26 November 2020

Not all solar is equal

Submitted by Marc Ashton

Property owners considering an investment in a solar solution should conduct a structured due diligence before committing to any solar product or solar installer.

This is the opinion of Rein Snoeck Henkemans, the Managing Director of Solec SA who recently addressed this topic during a webinar aimed at residential property owners and investors.

“It is a perfect storm: Load-shedding is back, Eskom is pushing for higher tariffs and the COVID-19 pandemic has meant more people are working from home and they cannot afford to be offline without access to stable electricity,” says adding that there is a clear increase in the number of enquiries for residential solar solutions. 

“It is important to reiterate that your solar solution is an investment, and you are likely to get better returns when you invest in higher quality solutions,” says Snoeck Henkemans.   

He advises that the following should be considered when looking at picking the right solar solution and installer for your property:

1. Verify the supplier’s credentials and ask for case studies before committing

2. Confirm that they are in fact licensed to conduct solar installations and have a Wireman’s license, SAPVIA registration, PV Green Card and a “Working at Heights” Certificate if the installation will be taking place on a rooftop.

3. Understand the relationship between panels, batteries and inverters. Tier 1 rated solar modules would be the recommended standard, as they have passed rigorous testing and have the required certificates in place.

4. Ensure that your quotation and installation costs are broken down by individual parts. For example, labour and mounting structures should be clearly indicated in separate line items. This will assist in the process of eliminating any extra hidden costs.

5. Reputable installers will conduct a physical site assessment and plan – typically at no charge – to plan and design the solar system for your home and will indicate the layout of the system components. Solec SA also includes a sizing tool on their website for potential customers to establish what size system they will require to meet their electricity needs as each home req2uires a specific solution.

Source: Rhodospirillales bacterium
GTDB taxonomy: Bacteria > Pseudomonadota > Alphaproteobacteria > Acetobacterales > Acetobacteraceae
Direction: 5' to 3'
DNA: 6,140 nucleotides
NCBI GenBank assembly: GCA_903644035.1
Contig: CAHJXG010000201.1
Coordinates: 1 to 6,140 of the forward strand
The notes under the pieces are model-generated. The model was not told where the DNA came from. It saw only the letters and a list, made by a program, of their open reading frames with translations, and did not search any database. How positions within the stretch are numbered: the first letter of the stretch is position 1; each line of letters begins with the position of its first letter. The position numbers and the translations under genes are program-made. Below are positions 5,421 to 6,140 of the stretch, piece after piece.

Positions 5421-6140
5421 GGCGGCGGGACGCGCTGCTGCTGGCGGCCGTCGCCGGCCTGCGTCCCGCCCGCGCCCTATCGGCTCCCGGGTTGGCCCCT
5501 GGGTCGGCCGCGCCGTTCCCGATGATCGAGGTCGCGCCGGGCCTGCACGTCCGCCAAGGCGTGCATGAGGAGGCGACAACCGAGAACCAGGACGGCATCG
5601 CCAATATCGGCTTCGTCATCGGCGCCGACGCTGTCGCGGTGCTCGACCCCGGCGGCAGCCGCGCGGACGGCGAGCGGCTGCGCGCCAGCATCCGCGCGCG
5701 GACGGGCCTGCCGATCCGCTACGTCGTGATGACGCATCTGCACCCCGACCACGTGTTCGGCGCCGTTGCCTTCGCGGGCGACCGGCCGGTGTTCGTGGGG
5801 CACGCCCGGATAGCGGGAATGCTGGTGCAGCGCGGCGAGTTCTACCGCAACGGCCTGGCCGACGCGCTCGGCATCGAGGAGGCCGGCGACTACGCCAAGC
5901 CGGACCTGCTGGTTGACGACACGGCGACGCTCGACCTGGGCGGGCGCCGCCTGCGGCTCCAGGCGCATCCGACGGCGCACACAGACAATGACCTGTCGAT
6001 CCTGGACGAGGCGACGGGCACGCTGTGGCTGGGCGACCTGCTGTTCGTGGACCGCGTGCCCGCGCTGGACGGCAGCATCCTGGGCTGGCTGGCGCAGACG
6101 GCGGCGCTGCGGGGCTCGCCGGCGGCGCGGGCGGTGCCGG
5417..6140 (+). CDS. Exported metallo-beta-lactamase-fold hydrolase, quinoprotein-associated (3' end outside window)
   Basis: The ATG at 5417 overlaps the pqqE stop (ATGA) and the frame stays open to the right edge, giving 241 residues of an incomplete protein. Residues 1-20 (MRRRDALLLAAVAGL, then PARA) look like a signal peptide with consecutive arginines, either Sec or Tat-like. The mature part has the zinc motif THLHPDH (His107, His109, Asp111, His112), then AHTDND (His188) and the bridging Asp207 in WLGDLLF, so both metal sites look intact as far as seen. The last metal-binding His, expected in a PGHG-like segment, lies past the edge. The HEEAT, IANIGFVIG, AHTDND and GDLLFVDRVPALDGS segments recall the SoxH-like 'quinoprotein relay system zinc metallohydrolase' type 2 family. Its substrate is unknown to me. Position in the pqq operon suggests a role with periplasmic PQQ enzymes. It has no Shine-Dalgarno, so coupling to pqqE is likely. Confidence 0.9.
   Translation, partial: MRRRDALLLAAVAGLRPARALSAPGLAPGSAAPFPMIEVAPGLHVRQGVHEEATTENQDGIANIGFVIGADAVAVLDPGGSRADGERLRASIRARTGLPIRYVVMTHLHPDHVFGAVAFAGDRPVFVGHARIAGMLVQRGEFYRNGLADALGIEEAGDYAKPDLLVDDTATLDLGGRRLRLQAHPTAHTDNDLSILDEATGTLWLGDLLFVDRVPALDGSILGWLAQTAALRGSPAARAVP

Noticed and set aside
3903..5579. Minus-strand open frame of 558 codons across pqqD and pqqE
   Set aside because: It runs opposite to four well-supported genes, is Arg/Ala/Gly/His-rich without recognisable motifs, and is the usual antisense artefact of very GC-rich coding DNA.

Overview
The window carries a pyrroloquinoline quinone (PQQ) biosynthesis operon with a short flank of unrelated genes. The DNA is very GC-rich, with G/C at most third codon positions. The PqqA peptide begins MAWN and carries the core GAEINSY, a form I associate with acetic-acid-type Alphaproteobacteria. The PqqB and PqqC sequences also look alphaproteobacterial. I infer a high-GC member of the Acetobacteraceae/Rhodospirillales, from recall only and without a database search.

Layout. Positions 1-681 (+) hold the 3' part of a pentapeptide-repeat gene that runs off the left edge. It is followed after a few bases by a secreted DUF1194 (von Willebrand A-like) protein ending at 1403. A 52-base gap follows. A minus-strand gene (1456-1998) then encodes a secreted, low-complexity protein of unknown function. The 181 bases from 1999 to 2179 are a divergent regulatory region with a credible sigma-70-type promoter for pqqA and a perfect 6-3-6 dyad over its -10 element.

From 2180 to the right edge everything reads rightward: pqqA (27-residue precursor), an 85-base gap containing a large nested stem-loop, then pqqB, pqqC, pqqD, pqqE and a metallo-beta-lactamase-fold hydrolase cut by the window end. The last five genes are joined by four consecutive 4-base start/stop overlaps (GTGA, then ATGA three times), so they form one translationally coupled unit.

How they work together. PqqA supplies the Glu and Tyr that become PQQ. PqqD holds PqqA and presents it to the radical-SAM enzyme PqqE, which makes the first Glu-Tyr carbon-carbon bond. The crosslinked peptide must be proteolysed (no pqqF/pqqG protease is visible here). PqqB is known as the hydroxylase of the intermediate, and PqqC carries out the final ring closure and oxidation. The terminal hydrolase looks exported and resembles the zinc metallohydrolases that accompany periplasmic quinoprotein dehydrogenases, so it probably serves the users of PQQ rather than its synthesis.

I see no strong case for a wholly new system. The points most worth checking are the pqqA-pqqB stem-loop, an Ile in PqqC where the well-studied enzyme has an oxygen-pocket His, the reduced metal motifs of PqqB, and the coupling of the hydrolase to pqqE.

6. Find out how much electricity your system is actually going to produce. Quality installers should provide this as part of their initial analysis.

7. Confirm if your system is going to be monitored and  what tools will the installer make available to you to better manage your solution

8. Make sure that the installer supplies you with the original Electrical Certificate of Compliance. 

9. The installer should clearly outline the post installation maintenance and the costs involved with either an outright purchase or rent-to-own option.

10. Understand the warranties and guarantees on all the components of your solar installation as well as the installation itself – check whether there are any differences between the manufacturer and installer guarantees and query these if necessary. Some manufacturing guarantees are void if the installation was not conducted by a certified installer.

“For the majority of South Africans, their job is their greatest asset and with load shedding and the work-from-home trend both expected to play a major part in their lives. An investment in solar makes a lot of sense – it is important that you focus on making the right investment.” Snoeck Henkemans concludes.